Veteran Member

Date Joined Nov 2007
Total Posts : 6795
   Posted 11/26/2008 3:22 PM (GMT -6)   
Baybreeze and all the rest of us in a similar position -
At least we can support eachother here. And it's so important to remember the economy is so, so poor right now (does anyone not know this?!) even around the world that getting hired is probably more about luck than a lot of other things. Even the normal holiday retail jobs aren't there to the extent they used to be because the stores are hurting. i know I'm not out there buying, although I'd love to be!

So it's important not to personalize this. I suspect, Baybreeze, that OVR would help some with connecting with jobs if there were any out there. But in a tough job market they probably don't have places to send you. I do believe employers can get some tax credit for hiring the 'disabled' (ouch, I hate having to be classified that way but I may be, too) so that might give some of us actually a better chance. But most of those jobs, as you say, will be part time and that means no benefits. Plus if you're classified as disabled and received disability there's a limit on how much you can earn. I think it's around $900/month but others here may know more.

I'd better stop writing....I'm getting depressed!


Regular Member

Date Joined Oct 2005
Total Posts : 315
   Posted 11/26/2008 3:46 PM (GMT -6)   
Thanks, PAlady. I totally agree with you, the job market is very grim and competitive for what there is available. I am not taking it personally, as this time, since I had a course in my school on doing resumes and interviews, it helped me a great deal to put together a great resume. My DVR counselor said it was great, at least I feel good about that. I also feel good that for my last interview, my resume was picked out of over 450 and I was 1 of 15 to get an interview. So that makes me more positive.
As for disability, I am not on actual SS disability, so maybe that's why I'm not getting much help. I am disabled enough to be accepted thru DVR,  but their standards are lower than SS. Plus I can work, I just need a sit down job, even though that bothers me as well. I could never even afford to go on disability anyway. One of my classmates was talked into going on SS by her surgeons, which she did, but now regrets it. She said she cannot live on the money, so she's trying to go back to work somehow. And I really need a full-time job with health benefits. The benefits are most important to me right now. Either way, I will keep on looking and of these days someone will hire me.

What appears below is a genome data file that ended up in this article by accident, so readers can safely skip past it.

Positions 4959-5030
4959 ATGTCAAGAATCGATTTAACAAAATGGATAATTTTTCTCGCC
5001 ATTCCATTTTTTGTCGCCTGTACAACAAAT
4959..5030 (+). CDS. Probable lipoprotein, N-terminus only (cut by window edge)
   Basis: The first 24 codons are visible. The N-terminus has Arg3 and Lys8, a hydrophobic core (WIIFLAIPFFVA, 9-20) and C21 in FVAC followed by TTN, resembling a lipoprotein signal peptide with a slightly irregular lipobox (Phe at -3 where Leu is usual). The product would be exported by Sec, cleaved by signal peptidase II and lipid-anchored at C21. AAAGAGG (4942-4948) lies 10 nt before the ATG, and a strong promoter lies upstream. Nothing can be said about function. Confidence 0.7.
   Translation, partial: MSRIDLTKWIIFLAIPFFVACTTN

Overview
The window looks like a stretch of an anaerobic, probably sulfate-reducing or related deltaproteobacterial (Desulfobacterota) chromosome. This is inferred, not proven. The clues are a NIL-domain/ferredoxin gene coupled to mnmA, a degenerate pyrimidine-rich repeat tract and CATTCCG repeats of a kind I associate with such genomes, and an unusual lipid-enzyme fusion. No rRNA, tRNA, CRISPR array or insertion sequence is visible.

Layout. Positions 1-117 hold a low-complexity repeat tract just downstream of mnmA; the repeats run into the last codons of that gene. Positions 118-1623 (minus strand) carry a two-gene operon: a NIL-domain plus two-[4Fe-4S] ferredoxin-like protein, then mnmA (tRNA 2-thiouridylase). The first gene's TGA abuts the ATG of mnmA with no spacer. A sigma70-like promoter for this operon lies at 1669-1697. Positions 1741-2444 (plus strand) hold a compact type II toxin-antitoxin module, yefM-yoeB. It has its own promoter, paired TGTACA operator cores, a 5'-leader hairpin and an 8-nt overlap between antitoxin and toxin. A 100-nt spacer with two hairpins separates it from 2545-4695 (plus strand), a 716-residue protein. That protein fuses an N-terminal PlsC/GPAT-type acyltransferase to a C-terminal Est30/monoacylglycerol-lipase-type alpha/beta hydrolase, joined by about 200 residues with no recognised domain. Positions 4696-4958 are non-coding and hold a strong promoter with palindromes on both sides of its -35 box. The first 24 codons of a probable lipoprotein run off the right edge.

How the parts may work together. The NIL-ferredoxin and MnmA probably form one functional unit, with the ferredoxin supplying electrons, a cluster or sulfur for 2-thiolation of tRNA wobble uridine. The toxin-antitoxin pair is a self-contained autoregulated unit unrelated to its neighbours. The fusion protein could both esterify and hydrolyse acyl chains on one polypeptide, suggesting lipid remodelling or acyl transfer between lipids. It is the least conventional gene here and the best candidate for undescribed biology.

Have a happy and safe thanksgiving

Veteran Member

Date Joined Nov 2007
Total Posts : 6795
   Posted 11/26/2008 4:26 PM (GMT -6)   
Same to you, Baybreeze. And everyone.

By the way, sinderela, did we even come close to addressing your concerns?


Regular Member

Date Joined Feb 2008
Total Posts : 314
   Posted 12/3/2008 11:28 AM (GMT -6)   
I do believe the limit you can earn is 900, BUT you CAN earn more, all that will happen is for every dollar over that amount you make, they subtract a dollar from your disibility that month. I know its not really fair, its like saying they dont want you to get ahead, and right when you feel you can you risk losing your insurance for going BACK to work ironically.

Also for college students, or if someone starts attending college while on disability, they let you earn more money if you are a studunt, and I'm really not sure but I think its either 50 percent more or double, so instead of 900, you can make say 1350, or 1800 dollars, on top of your disbility.

Veteran Member

Date Joined Jul 2007
Total Posts : 554
   Posted 12/3/2008 12:23 PM (GMT -6)   
I recieved a mailing the other day from SS stating I would be eligble for apx $1500 a month for disability and I am only 31. I think it goes by your wage earnings. You can check with the SS dept and see. I am still waiting on approval, so I will let you know when I do. Though it may be a long time.
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Forum Moderator

Date Joined Feb 2003
Total Posts : 13374
   Posted 12/3/2008 1:16 PM (GMT -6)   
Yes Kttn you are correct its based on wages earned and they do have a max they pay out per month. Be sure to check and see if you have to pay income tax on your SS once you are approved. Susie Combined with my hubbies income I pay tax on mine. Susie